A crystal city glittered beneath, domes and towers lit up by the setting sun, balconies floating on air, the streets wide and paved with marble, delicate bridges over running water, merchants floating on carpets, carrying fruits and wine, winding through the branches of a great tree in the very center. Humans and djinns cohabitated in plain sight, bargaining in the market square, smoking on street corners, peaceful, unhurried.
Even with the effective, efficient writing style, a story like this would be hard to sell to any but the nerdiest of us without some truly rich character development. The three Khan Rahman men are our vehicles into this vivid world and no effort was spared making them into flawed and thoroughly relatable people. On top of that, some of the supporting casts are standouts the likes of which I personally have not encountered in some time. A personal and particular nod of respect goes to Aunty Juny, a woman of action who, had she been given any more time on the page than she already has, would utterly steal the show from the protagonists. This is a cast of characters with real motivations and aspirations, and they help make the fantastic far more tangible.
Her perfectly coifed skull protected a brain like a rabid German U-boat loose in the Atlantic. No nuance of character or action escaped her, and everything was turned to advantage with the rapidity and precision of a field marshal.
The only real issue with Djinn City is that there are more than a few moments where exposition and backstory very much take center-stage from the general plot. This will not be a problem, and it may even be a boon, for those of us that love world-building (and I very much doubt that this is the last story Hossain has to tell in this realm he has created), but I can understand perspectives that will not appreciate Djinn City’s occasional indulgences in its own power. Suffice it to say that Hossain trusts his audience to revel along with him. And the reveling is great fun. I am fairly biased in this regard, because I happen to be an avid reader and student of mythology and world history, but target audience or not I find the world on display here so imbued with potential that I am already eagerly awaiting more.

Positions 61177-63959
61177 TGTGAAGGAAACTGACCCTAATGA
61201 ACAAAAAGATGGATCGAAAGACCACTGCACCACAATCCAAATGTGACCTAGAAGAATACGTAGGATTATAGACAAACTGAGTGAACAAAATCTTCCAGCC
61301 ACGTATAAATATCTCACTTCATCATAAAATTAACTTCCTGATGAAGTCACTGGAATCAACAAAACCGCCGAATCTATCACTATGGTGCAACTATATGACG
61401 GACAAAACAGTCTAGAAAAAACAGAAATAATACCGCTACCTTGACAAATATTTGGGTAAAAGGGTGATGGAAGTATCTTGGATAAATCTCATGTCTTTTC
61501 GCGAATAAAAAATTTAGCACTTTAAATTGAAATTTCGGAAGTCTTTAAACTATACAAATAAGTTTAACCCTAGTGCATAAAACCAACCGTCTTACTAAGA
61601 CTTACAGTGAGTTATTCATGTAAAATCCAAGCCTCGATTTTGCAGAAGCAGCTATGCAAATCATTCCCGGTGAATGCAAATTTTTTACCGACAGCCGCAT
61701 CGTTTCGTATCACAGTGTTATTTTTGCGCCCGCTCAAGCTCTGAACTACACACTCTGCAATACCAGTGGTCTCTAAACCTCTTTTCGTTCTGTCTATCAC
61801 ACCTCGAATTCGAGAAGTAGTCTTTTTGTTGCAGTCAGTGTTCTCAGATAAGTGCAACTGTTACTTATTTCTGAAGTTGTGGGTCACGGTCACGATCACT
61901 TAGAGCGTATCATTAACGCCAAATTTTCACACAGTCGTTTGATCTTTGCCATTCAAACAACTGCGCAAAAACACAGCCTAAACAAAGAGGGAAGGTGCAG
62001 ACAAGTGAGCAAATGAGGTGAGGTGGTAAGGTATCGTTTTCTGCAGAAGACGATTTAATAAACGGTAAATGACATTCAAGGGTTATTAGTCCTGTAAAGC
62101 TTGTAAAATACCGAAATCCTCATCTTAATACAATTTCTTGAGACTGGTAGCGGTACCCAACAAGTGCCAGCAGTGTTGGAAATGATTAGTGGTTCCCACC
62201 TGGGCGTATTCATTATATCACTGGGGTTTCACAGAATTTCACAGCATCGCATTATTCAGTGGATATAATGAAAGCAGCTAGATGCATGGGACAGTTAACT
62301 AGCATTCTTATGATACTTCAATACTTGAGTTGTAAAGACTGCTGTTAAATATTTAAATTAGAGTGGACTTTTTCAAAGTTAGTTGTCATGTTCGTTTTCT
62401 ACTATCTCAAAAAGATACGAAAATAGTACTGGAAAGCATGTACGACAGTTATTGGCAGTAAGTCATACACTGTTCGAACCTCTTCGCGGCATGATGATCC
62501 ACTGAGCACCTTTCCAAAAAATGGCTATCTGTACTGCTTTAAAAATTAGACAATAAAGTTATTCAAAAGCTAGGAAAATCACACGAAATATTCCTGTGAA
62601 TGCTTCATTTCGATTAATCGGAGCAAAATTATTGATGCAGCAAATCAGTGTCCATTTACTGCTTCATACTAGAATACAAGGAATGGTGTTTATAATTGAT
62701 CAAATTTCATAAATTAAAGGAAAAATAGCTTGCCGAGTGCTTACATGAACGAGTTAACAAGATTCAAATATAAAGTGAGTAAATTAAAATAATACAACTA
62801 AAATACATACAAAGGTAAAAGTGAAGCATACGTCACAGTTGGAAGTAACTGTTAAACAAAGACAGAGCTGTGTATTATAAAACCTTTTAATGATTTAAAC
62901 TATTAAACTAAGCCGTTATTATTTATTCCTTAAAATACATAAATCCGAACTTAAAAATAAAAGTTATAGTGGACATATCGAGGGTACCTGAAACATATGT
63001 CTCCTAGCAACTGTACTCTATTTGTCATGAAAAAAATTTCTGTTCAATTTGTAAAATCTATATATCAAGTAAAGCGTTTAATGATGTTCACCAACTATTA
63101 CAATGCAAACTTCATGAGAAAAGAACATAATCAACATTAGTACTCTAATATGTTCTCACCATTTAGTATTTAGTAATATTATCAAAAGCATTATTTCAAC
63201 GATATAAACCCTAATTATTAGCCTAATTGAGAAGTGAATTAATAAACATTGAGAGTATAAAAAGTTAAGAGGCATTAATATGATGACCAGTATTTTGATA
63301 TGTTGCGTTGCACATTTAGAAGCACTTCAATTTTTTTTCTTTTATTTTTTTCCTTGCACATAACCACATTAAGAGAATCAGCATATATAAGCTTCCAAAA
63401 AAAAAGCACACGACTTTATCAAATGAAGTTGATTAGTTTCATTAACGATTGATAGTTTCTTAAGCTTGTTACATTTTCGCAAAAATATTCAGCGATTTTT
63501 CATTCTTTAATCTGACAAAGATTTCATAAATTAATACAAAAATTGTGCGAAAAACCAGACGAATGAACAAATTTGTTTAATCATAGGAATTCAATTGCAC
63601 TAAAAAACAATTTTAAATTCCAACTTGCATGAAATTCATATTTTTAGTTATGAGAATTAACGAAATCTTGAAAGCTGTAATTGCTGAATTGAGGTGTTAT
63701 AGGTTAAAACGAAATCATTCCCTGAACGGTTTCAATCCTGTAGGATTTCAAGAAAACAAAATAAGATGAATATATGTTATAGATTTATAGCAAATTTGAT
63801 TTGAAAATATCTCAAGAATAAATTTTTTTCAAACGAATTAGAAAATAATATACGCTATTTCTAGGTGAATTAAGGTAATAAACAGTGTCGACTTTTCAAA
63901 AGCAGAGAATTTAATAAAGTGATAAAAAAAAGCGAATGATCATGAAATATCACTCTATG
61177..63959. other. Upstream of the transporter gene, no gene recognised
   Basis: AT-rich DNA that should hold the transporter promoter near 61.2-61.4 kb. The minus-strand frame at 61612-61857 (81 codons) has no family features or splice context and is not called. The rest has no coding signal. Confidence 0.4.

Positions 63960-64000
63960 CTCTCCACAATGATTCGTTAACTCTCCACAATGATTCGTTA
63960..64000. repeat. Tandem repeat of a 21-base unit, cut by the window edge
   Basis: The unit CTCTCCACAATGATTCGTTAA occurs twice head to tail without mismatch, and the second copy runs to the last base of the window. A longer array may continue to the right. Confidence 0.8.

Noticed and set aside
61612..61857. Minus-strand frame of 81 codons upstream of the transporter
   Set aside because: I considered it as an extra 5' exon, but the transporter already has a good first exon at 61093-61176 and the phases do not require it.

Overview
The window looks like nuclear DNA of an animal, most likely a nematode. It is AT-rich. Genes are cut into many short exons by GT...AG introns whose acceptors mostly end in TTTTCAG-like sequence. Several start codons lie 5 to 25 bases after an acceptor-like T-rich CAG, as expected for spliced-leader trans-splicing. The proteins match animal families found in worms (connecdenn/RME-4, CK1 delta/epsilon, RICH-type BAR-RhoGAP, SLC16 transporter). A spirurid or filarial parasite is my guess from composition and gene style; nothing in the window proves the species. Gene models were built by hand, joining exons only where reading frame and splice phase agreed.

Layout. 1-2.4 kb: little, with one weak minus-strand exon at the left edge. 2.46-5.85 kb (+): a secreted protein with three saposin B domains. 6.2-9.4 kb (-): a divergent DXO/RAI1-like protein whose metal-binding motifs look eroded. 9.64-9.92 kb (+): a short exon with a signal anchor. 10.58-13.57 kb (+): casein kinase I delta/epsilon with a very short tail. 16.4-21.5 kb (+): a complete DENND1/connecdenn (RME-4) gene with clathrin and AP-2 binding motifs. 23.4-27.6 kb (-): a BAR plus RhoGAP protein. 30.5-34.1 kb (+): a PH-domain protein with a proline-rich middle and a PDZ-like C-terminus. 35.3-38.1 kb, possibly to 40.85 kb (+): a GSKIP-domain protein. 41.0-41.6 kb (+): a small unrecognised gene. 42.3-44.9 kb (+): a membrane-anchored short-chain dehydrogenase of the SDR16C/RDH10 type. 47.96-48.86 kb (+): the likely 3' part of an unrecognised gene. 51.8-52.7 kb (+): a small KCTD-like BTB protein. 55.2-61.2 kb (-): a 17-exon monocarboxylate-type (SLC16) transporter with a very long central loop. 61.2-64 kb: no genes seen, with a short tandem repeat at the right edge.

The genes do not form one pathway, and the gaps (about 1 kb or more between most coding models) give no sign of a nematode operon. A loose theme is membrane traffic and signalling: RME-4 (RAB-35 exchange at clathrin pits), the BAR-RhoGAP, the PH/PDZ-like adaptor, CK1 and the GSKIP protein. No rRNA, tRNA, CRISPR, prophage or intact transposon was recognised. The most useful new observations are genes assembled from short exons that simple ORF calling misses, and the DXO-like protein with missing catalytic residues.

A special note should also be made for the commentary made throughout Djinn City too. No work is apolitical, and Djinn City is by no means trying to remain neutral on anything. It presents us with a supernaturally powerful aristocracy convinced of its own superiority. It walks the poorest streets of its version of Bangladesh, exchanging stories with the disabled, the shunned, and the criminal. It is, by the very nature of its construction, an essay on the effects and illusions of colonialism, racism, capitalism, socialism, nepotism, and historicism. But it does all of that without forsaking a fun, compelling story. By have characters with flaws and not blindly forgiving them for those flaws, the criticisms and commentary feel more impartial, or at least more honest. It encourages the reader to set aside their need to inherently demonize or anoint and remember that from the mightiest djinn to the lowest beggar, people are people. Strange, yes, capable of mistakes or treachery, yes, but also things possessing inherent beauty and potential.
Djinn City is available now through Unnamed Press.